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love/hate relationship

There are some American cities that, for better or worse, leave an imprint on one’s DNA. New York is like that – an international metropolis that makes life elsewhere seem pale by comparison, a city that exudes the kind of confidence that might be mistaken for smug superiority. Growing up in the Bronx – diehard Yankee fan country – it was impossible not to develop a deep-seated loathing for Boston, the only other East Coast city that could credibly lay claim to a similarly brash swagger. Even now, after spending the better part of the last decade overseas, the same reflexive antipathy born of a sports rivalry that knows no bounds stirs in D every time he visits Beantown.

Bostonians’ manifest dislike of New Yorkers also runs deep. D recalls a college party at which a disgruntled Red Sox fan chucked a full beer bottle at him, narrowly missing his head, following Aaron Boone’s miraculous 2003 ALCS game 7 home run; crowds chanting, “Yankees suck!” at concerts D has attended in Boston; a hockey fan sparking several minutes of raucous booing when his “I ♥ New York” t-shirt was projected onto the jumbotron at a Bruins – Penguins game. And yet, despite the bad blood and the frustrations of navigating this poorly thought-out city, D began making frequent trips to Boston long before we gravitated towards Maine as our home away from the Foreign Service.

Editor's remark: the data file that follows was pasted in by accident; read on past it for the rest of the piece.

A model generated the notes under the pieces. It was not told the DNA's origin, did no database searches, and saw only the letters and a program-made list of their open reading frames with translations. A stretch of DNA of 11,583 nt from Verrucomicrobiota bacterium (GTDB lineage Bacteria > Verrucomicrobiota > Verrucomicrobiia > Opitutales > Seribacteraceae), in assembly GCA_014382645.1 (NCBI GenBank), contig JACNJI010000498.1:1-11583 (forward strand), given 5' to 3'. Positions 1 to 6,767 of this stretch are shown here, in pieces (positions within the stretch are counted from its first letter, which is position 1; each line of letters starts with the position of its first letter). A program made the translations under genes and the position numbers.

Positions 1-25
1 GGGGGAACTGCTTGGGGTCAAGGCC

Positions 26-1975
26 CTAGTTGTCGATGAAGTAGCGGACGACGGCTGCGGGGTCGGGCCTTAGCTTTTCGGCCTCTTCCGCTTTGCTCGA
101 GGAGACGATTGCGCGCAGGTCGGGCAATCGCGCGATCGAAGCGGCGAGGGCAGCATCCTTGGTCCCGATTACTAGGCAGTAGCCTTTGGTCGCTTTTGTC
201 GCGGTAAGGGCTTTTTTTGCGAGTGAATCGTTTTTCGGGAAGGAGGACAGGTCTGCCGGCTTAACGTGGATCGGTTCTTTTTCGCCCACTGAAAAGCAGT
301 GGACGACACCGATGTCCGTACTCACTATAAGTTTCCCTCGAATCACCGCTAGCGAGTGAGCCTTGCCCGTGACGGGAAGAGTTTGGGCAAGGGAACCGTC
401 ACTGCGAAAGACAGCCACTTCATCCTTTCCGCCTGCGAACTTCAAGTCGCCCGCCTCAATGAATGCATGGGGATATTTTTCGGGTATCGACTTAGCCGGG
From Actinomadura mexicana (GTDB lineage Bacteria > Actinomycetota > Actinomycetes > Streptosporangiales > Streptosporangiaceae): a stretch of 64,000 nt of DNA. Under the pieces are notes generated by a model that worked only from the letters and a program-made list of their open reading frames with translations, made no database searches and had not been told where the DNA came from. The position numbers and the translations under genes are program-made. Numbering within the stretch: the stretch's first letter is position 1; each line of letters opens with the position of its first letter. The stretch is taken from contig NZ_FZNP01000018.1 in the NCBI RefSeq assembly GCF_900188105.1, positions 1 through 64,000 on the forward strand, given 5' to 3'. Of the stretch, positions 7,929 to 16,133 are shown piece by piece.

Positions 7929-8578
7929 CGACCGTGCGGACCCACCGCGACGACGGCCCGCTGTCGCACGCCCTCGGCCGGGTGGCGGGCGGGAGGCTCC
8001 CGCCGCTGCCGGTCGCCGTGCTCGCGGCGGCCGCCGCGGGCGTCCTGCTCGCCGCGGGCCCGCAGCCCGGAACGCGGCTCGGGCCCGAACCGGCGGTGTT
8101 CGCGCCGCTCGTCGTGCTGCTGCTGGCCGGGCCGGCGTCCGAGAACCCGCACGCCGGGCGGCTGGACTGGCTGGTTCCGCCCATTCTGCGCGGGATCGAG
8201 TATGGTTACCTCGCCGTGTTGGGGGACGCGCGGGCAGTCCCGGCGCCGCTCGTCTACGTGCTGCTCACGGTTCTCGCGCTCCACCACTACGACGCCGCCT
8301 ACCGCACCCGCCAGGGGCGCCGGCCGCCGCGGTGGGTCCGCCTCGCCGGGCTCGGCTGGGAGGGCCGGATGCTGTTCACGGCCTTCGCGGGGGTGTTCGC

During his college years in New England, D would cajole friends who had cars and a similar taste in music to go to shows with him in Boston. The city’s music scene is legendary. Dropkick Murphys. Mighty Mighty Bosstones. Big D and the Kids Table. The list of bands whose Boston identity is an integral part of their music and whose punchy lyrics and catchy melodies tattooed D’s adolescent soul is rather long. Incidentally, several of Boston’s best music venues are located on Lansdowne Street, right next to Fenway Park. D always felt like he was wading into the belly of the beast when he went to a show in the shadow of the Green Monster, but it took until last weekend for him to finally see a baseball game in Boston.

D’s father-in-law procured tickets to a Yankees-Red Sox matinee game, which turned into a 16-inning marathon lasting nearly six hours – long enough to go down as the longest game at Fenway in this storied rivalry in fifty years. D was thrilled to be deep behind enemy lines when the Yankees staged a ninth inning comeback to send the game into extra innings, but he was long gone from the stadium by the time his team pushed the winning run across home plate. The Violent Femmes were headlining a concert across town, and D did not want to miss a minute of their set.

The Femmes played a 5,000-person pavilion. The previous night, D had attended a much more intimate show that was part of the RocksOff concert cruise series; there couldn’t have been much more than a hundred people on the dance floor as Boston ska legends Bim Skala Bim played on a small boat that circled Boston Harbor. All told, D spent thirty hours in Boston. S wouldn’t have let him go for much longer, but D made the most of it, also catching up with his cousin and spending some time with a longtime friend and her five-months-old daughter. Not quite a last hurrah – D still has a week left stateside – more like the opening stanza of the swan song of his R&R.

 

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